Beware a credit bubble in junk bonds

With yields on junk bonds at record lows, it won't take much to wreck the party.

While equities have clambered back to record highs, the credit markets have been on fire too. Take junk, or high-yield bonds. As prices for these riskier bonds have soared, yields have fallen to record lows.

The Bank of America Merrill Lynch Global High Yield Index shows that yields fell below 6% this spring, an all-time low, and are currently around 6.4%. The record high of December 2008 was 23.2%.

Volumes "have gone through the roof", says Arnaud Tresca of BNP Paribas. Last year global high-yield issuance jumped 38% to $397bn. This year bond issues are likely to trump that figure. Companies are keen to raise cheap money from investors or refinance their debts.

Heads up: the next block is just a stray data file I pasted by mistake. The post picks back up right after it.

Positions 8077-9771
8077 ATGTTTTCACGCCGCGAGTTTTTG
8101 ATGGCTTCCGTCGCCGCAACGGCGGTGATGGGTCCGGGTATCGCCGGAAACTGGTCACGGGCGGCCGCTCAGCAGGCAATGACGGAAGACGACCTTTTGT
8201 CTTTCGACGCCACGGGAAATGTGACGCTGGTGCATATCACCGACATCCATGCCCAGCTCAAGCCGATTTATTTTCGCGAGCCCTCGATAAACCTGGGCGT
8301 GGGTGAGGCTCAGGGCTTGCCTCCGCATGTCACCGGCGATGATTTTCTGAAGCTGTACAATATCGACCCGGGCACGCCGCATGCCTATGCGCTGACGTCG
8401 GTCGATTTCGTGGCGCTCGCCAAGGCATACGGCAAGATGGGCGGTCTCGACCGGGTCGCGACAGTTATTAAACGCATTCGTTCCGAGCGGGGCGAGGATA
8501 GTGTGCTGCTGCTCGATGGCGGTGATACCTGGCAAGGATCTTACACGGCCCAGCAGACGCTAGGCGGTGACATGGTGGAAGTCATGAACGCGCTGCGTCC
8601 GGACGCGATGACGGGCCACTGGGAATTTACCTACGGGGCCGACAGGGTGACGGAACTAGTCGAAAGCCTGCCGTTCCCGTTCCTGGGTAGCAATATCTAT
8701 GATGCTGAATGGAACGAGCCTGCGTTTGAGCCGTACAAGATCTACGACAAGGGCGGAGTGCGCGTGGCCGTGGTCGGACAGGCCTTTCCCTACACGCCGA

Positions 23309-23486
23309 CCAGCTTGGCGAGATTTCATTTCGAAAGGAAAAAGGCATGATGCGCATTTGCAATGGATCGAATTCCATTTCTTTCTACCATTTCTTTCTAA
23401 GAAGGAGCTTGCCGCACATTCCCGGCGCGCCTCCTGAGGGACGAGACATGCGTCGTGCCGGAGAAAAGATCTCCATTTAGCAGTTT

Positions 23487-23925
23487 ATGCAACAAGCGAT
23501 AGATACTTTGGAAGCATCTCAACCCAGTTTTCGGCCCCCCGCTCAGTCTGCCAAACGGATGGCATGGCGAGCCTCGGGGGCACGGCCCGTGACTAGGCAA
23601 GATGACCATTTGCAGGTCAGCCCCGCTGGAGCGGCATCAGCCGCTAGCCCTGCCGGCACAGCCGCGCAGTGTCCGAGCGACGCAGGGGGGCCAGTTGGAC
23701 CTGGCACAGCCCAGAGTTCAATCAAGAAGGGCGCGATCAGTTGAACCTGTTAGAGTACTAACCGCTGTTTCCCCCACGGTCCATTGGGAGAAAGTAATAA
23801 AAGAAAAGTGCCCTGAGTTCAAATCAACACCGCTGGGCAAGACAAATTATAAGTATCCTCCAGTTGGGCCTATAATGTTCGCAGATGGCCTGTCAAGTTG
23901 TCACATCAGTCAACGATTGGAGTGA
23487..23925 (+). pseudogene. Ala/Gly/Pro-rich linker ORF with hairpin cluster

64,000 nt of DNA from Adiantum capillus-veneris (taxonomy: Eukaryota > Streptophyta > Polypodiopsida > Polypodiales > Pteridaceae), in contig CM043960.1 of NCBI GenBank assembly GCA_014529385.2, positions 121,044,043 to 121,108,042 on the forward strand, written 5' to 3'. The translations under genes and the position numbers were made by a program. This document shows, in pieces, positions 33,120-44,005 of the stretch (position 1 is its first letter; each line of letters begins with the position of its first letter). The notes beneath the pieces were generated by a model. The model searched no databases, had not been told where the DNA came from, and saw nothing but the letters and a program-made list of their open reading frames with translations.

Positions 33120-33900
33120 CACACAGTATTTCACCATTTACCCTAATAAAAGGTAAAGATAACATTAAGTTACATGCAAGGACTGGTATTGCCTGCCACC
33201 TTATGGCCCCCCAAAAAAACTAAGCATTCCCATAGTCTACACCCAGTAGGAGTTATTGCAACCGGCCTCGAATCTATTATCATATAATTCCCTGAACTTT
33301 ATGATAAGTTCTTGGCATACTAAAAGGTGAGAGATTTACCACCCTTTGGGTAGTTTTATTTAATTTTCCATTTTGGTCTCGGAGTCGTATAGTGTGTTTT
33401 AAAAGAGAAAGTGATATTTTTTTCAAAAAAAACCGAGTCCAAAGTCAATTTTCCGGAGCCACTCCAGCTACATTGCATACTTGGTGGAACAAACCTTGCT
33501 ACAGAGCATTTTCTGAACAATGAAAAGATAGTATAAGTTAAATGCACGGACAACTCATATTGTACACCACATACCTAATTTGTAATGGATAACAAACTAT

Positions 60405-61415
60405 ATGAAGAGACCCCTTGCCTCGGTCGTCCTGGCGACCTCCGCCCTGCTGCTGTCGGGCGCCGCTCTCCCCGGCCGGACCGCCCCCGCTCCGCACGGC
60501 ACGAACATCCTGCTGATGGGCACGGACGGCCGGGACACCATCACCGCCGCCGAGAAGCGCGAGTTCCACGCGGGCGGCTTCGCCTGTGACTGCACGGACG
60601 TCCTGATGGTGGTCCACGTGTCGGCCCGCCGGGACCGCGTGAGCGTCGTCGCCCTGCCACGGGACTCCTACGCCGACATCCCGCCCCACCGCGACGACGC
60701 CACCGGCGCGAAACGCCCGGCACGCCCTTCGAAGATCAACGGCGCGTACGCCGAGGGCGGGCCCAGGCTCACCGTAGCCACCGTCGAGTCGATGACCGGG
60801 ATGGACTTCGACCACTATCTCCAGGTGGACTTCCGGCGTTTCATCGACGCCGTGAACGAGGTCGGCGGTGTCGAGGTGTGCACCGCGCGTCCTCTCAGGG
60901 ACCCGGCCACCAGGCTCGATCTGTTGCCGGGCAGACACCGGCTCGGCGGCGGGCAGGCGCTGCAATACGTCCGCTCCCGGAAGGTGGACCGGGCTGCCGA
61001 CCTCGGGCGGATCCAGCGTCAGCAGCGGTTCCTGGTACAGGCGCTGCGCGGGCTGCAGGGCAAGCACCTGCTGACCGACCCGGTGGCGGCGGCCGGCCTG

Chalk the boom up to cheap money, says Ben Marlow in The Sunday Times. Record-low interest rates and money printing have left the financial system with lots of easy money but "a dearth of places to find good returns". So investors desperate for yield are snapping up risky firms.

The upshot is a return to irrational exuberance: investors are accepting the risk of junk bonds but the interest rates typical of government bonds before 2007.

Default rates are currently low, because yield-hungry investors are keeping dodgy firms alive by snapping up their debt. The Fed's decision to delay tapering has cheered the markets and kept the party going.

But with yields so historically low, there seems scant scope for further gains and any rise in interest rates could send default rates up fast, bursting this "epic credit bubble", says Joseph Baratta of Blackstone. Investors beware.

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